Nov 01, 2016

Testing DNS with a clean cache

Every so often I make changes to a DNS record, test it, find out it's wrong, fix it and still get the old response because of caching somewhere along the line. After it happened to me and a colleague during a launch of a new version of a website, I decided to address the issue. I wanted a way to test DNS quickly and easily (preferably locally on command line), for it to be lightweight, doesn't require changes to my existing setup and doesn't require learning new tools. I decided to create a Docker image that has its own DNS resolver and each new container from that image has a clean cache and doesn't depend on other DNS servers or is affected from their caching.


To create a new container:

docker run -it registry.shore.coil/resolver

Inside the container you have access to nslookup, dig and mail for testing purposes. If you need to test new changes, exit the container and create a new one with no cache.

If you want to run just a single command (like getting the MX record for

docker run dig +short mx

How does it work

On launch, the container runs and uses its own DNS resolver (in this case NSD). This way the OS caching or upstream caching don't interferes with querying and every new container starts with an empty cache.

Sep 01, 2016

Self service AWS IAM policy

A common practice for me when a new member joins the team or when someone forgets his/ her AWS account password is to change the account password myself, send the new password over an insecure channel (email, Slack) but force the account to change the password on first login. Also, I prefer to have users manage their own keys to AWS themselves. But without the correct IAM policy users aren't able to perform either action. Here's an IAM to allow both:

    "Version": "2012-10-17",
    "Statement": [
            "Effect": "Allow",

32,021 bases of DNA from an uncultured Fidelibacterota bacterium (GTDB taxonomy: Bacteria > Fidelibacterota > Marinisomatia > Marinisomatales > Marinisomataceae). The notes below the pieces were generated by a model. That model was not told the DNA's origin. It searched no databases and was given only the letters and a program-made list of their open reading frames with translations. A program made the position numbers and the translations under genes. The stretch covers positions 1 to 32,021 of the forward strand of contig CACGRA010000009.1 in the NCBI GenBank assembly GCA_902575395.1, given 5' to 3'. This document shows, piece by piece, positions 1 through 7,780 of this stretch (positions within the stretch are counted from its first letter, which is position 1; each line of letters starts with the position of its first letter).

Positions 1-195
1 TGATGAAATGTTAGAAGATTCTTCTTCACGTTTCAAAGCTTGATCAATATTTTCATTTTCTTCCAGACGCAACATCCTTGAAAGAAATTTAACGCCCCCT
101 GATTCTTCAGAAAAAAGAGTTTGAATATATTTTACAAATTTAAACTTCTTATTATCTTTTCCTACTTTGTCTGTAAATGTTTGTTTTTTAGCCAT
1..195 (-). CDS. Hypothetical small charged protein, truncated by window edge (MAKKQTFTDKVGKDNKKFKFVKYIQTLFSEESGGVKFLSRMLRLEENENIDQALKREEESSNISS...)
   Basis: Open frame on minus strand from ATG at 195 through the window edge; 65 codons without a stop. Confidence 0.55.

"Action": [
            "Resource": "*"
            "Effect": "Allow",
            "Action": [
            "Resource": "arn:aws:iam::<INSERT AWS ACCOUNT ID HERE>:user/${aws:username}"

If you want a little script with the AWS CLI, here's one for you:

accountid="$(aws ec2 describe-security-groups \
    --group-names 'Default' \
    --query 'SecurityGroups[0].OwnerId' \
    --output text)"
curl | sed "s/<INSERT AWS ACCOUNT ID HERE>/$accountid/" > $tempfile
aws iam create-policy \
    --policy-name change-own-password \
    --policy-document file://$tempfile
rm $tempfile

Aug 16, 2016

Ad-hoc serving of git repositories

On some occasion you want to serve your git repo from your local copy (perhaps your git repository is quite large and your internet connection is slow or your build process would benefit from pulling from an intermediary without authentication). Here are 2 ways to serve your git repository without any configuration or software installation. Both ways serve a single repository without authentication or encryption but read-only (no push).

Using the git protocol

The git executable is itself a git server using the native git protocol. Inside the root of the repository run the following command

git daemon --reuseaddr --verbose  --base-path=. --export-all ./.git

And on the client you can clone by running

git clone git://servername/ reponame

Using the HTTP protocol

This way serves the repo over HTTP using Python 2's SimpleHTTPServer. Run the following in the rot of the git repo

git update-server-info
cd .git
python -m SimpleHTTPServer

And on the client clone by running

git clone http://servername:8000/ reponame

Final words

I've added both ways as git aliases in my rcfiles repo.